Healthy living is not an adult midlife crisis issue but starts when we are born through to old age. Good health in adolescence and young people (10-24yrs old) is central to wellbeing and the bedrock for good health in later life, as the consequences of poor health in adolescence last a lifetime.
The brain develops up to the age of 25. Therefore, maintaining a healthy lifestyle will help develop your brain’s full potential. Whereas, smoking, alcohol and drugs will reduce your brain’s development. See this Brainstorm website for an interesting film by young people in partnership with neuroscientists from University College London explaining some brain development issues from their perspective.
Adolescent sleep is important because it might be both a cause and the result of health problems. Sleep is food for the brain. During sleep, important body functions and brain activity occur to help you grow and develop. If you sleep too little it can result accidents, acne, fatigue and stress, depression and anxiety, and obesity. Make sure you get at least 9 hours sleep per night. Make your room a sleep haven. Keep it cool, quiet and dark. No pills, vitamins or drinks can replace good sleep. Consuming caffeine close to bedtime can hurt your sleep, so avoid coffee, tea, soda/pop and chocolate late in the day so you can get to sleep at night. Nicotine and alcohol will also interfere with your sleep. Don’t eat, drink, or exercise within a few hours of your bedtime. Don’t leave your homework for the last minute. Try to avoid the TV, computer and telephone in the hour before you go to bed. Stick to quiet, calm activities, and you’ll fall asleep.
Mental health problems including depression and anxiety can occur to anyone. 1 in 10 young people experience mental health problems so you are not alone. Share yours and other’s experiences on Health Talk.
Things that can help keep you mentally well include:
- Being in good physical health
- Eating a balanced diet and getting regular exercise
- Having time and the freedom to play, indoors and outdoors
- Being part of a family that gets along well most of the time
- Going to a school that looks after the well-being of all its pupils
- Taking part in local activities for young people.
- Mental Health Foundation
- Time to change
- Young minds
- Counselling for 14-18 year olds
Everyone gets stressed during exams but it’s important not to let it get out of control. Check out the common signs of stress and the best ways to chill yourself out:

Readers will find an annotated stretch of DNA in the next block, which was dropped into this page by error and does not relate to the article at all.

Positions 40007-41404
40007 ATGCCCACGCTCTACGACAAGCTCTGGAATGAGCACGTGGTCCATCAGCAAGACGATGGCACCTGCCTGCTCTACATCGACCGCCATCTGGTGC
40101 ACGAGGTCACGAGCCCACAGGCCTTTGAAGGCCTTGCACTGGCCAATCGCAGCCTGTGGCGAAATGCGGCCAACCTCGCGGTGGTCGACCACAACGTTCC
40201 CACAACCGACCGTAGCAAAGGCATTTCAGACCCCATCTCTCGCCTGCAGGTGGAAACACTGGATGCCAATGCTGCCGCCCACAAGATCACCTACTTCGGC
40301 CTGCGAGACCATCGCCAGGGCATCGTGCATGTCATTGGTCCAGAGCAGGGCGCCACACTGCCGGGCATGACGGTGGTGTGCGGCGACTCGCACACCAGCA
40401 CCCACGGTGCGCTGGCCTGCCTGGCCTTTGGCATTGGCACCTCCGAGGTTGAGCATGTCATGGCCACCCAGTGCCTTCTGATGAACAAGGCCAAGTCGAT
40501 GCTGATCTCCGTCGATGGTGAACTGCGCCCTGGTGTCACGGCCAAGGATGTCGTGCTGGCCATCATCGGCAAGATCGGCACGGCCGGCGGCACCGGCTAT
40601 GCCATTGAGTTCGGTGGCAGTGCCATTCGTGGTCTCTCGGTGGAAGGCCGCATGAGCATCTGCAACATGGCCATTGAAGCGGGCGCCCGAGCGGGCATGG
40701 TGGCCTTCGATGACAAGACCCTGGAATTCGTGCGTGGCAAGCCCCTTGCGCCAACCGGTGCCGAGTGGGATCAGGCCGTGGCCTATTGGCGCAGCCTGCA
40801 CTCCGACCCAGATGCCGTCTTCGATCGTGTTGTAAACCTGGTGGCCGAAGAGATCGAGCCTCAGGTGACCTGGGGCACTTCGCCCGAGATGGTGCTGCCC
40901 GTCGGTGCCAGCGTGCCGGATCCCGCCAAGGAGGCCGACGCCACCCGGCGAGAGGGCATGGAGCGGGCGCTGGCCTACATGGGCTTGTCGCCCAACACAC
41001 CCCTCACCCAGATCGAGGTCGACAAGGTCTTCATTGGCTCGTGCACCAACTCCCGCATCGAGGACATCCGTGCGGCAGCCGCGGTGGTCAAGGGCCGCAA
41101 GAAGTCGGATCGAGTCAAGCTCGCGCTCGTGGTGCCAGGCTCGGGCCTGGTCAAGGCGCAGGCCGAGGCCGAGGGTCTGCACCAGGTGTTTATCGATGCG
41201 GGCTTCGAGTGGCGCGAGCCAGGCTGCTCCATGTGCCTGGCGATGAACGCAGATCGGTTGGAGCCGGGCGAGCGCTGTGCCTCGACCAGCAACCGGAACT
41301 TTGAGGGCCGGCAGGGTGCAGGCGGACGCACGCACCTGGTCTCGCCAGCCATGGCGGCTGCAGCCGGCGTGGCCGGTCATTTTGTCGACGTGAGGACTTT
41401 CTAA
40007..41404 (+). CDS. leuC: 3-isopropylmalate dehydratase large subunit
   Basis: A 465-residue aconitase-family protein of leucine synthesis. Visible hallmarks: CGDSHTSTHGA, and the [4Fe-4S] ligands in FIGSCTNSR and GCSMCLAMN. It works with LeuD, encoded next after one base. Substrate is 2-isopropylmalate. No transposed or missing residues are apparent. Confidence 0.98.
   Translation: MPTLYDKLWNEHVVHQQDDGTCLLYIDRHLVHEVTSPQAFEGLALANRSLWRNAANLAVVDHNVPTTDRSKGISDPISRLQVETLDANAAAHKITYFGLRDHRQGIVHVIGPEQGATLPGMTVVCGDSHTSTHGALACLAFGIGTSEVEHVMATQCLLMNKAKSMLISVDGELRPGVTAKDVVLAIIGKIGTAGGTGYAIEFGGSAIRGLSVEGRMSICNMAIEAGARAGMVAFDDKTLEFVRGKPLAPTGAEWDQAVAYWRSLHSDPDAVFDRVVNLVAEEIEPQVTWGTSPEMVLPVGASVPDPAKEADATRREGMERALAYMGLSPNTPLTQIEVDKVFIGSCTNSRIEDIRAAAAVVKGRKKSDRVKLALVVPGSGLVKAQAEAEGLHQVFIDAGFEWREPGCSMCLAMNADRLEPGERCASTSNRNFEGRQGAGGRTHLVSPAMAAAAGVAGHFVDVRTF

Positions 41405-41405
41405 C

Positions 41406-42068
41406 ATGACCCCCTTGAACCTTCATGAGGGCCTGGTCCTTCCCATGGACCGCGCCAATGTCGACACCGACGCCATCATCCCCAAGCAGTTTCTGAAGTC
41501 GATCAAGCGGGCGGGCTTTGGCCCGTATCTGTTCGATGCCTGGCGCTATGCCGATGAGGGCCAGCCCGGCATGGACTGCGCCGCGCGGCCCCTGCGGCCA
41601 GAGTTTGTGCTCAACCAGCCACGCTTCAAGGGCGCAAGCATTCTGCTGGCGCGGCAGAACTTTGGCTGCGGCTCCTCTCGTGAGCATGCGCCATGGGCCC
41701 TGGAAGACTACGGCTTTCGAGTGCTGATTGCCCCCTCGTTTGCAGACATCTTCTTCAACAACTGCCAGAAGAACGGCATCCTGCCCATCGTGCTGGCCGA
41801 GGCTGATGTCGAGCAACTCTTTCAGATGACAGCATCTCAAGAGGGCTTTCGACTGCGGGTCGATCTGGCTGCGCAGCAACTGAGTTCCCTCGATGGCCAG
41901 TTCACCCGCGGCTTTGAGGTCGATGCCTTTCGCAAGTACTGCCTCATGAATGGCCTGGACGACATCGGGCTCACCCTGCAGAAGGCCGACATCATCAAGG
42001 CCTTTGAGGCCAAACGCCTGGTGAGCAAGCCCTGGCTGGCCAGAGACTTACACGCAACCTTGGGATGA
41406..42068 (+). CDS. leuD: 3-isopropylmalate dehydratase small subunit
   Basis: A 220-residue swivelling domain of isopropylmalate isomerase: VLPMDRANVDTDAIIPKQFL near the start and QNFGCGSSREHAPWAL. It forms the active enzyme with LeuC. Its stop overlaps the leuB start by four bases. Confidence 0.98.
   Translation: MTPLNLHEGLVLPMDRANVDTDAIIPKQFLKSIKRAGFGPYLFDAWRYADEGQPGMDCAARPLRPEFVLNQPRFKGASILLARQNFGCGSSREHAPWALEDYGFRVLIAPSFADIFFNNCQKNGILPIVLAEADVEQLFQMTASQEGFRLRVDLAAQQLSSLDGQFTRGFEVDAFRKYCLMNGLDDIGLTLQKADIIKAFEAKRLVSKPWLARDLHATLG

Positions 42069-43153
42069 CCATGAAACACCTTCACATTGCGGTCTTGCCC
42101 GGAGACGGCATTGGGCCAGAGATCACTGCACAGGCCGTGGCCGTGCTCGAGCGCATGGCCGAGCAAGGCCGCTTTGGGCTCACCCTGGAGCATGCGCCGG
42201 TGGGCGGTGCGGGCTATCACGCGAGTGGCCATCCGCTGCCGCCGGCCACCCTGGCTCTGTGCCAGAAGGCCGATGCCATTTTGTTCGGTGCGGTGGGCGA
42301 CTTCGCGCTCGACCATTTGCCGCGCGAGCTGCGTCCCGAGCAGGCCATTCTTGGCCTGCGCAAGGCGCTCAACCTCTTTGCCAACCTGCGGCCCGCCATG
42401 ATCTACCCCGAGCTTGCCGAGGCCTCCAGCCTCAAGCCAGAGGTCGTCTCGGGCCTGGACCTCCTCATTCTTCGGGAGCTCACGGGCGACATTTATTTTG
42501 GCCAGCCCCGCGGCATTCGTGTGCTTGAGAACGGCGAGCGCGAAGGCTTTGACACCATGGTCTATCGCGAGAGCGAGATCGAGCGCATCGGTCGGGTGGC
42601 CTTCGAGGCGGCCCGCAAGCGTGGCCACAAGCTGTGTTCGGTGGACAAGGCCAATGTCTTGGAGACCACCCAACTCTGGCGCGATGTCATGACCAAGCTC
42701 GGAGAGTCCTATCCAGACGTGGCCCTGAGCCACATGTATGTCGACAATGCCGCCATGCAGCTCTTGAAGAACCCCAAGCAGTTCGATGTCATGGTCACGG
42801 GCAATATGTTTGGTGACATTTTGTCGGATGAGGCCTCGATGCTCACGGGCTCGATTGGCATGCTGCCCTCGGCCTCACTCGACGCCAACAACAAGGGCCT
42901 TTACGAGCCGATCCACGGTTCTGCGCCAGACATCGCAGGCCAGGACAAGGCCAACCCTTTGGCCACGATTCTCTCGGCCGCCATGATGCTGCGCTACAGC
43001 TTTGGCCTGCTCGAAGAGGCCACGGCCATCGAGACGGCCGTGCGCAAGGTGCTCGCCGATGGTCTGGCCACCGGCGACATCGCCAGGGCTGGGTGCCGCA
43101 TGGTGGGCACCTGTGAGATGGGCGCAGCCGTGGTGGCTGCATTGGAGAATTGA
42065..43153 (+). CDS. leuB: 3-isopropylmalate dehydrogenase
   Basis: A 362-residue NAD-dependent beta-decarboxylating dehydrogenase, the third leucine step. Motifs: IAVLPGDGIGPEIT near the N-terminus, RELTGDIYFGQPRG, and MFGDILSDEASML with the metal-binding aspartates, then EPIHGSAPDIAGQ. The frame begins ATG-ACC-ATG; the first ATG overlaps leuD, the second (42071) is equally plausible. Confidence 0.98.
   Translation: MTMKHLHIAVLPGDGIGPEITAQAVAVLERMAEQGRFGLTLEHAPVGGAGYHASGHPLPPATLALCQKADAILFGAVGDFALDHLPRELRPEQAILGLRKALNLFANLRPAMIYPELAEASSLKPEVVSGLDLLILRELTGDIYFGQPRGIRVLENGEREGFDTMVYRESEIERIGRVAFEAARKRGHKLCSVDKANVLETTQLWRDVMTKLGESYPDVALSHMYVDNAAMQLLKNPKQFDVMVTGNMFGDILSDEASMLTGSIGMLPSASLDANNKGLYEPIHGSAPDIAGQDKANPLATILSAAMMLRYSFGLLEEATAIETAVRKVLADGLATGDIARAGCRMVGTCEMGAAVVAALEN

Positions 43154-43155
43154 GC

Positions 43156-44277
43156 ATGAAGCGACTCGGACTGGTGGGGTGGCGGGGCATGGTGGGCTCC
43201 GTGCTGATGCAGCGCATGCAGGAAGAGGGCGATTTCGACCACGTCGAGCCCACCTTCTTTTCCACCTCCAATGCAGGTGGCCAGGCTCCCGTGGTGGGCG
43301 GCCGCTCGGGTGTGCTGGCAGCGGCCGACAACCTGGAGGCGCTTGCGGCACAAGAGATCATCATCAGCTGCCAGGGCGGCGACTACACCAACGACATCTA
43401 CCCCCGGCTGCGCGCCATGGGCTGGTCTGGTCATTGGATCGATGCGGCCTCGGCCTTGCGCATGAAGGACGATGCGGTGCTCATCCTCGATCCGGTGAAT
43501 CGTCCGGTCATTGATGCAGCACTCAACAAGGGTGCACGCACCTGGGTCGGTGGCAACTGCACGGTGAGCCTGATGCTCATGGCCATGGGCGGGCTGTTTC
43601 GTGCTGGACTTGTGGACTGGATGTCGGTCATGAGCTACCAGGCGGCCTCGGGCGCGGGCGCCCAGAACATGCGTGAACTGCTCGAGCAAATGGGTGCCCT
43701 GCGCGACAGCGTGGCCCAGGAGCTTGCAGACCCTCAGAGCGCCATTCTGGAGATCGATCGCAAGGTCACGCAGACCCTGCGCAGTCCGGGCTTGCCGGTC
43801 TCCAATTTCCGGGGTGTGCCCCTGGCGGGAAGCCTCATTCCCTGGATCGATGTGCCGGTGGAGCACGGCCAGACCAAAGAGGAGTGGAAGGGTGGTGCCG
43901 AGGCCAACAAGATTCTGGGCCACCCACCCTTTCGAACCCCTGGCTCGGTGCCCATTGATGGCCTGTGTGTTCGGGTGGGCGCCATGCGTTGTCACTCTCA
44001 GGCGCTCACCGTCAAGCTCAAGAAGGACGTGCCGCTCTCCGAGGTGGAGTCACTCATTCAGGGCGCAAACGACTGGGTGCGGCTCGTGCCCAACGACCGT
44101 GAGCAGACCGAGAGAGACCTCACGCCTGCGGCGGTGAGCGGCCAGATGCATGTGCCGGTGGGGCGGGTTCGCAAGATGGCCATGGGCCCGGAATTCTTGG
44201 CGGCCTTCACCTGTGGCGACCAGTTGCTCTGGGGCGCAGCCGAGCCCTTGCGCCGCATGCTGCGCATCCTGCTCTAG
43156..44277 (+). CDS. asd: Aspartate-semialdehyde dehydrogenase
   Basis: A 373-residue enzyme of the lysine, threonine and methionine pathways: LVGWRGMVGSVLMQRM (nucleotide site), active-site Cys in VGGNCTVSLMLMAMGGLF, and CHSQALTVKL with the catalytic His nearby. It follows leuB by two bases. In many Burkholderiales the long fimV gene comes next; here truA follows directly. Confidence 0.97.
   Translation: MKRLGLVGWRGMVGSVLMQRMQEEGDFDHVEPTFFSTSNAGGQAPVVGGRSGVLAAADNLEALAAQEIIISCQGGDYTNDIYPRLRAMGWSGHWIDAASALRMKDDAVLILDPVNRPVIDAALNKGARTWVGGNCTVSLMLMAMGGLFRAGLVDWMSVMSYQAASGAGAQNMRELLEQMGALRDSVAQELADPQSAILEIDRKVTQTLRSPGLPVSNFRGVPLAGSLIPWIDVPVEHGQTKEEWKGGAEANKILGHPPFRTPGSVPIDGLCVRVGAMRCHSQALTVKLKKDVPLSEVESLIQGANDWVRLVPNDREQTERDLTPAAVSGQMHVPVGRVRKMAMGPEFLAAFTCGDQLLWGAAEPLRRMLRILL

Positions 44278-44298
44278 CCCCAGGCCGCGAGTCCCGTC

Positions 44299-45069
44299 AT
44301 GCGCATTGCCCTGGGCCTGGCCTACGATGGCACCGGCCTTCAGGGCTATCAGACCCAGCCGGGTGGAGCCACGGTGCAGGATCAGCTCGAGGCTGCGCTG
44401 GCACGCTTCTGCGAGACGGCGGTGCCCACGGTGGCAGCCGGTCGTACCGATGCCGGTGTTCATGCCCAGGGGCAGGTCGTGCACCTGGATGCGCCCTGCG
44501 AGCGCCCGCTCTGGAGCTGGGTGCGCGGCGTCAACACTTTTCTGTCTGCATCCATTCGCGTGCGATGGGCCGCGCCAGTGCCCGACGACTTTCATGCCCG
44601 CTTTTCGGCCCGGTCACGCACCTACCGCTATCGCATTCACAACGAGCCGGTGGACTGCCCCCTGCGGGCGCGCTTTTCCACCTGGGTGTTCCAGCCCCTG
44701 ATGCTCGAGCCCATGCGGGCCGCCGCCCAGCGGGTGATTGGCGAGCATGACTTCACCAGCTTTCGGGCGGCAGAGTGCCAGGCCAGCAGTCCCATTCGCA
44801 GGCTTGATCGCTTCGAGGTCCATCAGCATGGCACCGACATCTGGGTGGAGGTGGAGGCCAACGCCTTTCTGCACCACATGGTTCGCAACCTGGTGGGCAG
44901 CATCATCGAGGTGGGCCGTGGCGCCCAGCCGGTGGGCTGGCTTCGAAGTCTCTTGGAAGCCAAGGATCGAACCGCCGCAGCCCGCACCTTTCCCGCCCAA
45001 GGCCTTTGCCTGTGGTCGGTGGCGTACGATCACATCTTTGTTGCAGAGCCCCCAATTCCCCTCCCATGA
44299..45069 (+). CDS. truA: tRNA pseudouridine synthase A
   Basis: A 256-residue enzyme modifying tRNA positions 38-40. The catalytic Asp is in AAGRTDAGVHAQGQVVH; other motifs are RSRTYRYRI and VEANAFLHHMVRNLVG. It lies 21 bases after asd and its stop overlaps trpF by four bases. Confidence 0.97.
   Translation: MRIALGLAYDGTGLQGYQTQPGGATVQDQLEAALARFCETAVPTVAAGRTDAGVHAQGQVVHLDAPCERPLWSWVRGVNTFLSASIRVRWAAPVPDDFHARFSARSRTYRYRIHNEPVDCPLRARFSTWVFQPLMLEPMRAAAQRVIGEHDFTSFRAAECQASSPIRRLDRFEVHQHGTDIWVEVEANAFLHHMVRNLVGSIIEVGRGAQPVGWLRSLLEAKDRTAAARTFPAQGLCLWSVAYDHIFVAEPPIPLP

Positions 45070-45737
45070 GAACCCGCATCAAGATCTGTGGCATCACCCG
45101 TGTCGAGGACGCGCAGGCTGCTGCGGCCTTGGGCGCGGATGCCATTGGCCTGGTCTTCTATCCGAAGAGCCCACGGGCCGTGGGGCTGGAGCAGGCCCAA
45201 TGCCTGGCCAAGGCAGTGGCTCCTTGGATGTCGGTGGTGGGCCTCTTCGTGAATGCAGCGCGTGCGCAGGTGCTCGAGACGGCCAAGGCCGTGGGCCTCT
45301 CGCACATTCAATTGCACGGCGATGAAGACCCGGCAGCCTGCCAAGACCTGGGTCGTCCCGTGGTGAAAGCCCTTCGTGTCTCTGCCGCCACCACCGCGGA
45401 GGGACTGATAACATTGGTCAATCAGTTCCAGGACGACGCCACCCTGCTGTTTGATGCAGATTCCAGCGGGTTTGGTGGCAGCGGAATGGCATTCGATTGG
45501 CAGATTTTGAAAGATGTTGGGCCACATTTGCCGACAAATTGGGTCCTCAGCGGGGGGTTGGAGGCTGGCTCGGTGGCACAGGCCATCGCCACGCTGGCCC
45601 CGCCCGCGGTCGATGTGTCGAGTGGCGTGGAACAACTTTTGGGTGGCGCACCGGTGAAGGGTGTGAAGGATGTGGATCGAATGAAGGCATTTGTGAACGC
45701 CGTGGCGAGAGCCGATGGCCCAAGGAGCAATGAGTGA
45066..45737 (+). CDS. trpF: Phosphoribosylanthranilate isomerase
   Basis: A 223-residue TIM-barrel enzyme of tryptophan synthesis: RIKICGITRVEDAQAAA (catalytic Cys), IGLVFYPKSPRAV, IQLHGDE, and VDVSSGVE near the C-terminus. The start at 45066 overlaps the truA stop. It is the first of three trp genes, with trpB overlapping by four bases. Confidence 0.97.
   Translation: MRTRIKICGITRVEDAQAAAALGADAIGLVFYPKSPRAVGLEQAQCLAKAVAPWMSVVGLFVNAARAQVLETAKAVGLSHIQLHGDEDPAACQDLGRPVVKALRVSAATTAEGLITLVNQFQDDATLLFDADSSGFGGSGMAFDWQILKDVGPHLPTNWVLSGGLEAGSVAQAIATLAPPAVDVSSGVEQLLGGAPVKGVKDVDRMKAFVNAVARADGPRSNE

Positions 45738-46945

- How to cope with exam stress – Mind
- Exam stress – Childline
- Beat exam stress – NHS choices
- Surviving exams – NHS choices
Young people’s nutrition is important for growing and developing your body. Make sure you have your “5-a-day” and do regular exercise.
MEND (Mind, exercise, nutrition, do-it)
MEND is for 7-13 year olds. A programme that uses fun techniques to help children above their ideal weight, and their parents, learn about food and discover fun ways to get fit.
For more information and advice see our Weight Management page.
Cervical cancer vaccination
All girls aged 12 to 13 are offered HPV (human papilloma virus) vaccination as part of the NHS childhood vaccination programme. The vaccine protects against cervical cancer.
For more information see NHS Choices.
Chlamydia is one of the most common sexually transmitted infections (STIs) in the UK.
It’s passed on from one person to another through unprotected sex (sex without a condom). Most people who have Chlamydia don’t notice any symptoms, and so don’t know they have it. Research suggests that 50% of men and 70-80% of women don’t get symptoms at all with a Chlamydia infection. Symptoms of Chlamydia could be pain when you urinate (pee), unusual discharge from the penis, vagina or rectum or, in women, bleeding between periods or after sex.
If you are under 25 years old you can get a free and confidential Chlamydia test as part of the National Chlamydia screening Programme. Just ask at reception for a FREE Chlamydia test kit.
For more information visit this website.
Young Merton – Information for young people
For information about support for healthy living in Merton we recommend you follow this link to the Young Merton website which has up-to-date information on Keeping Safe and Healthy.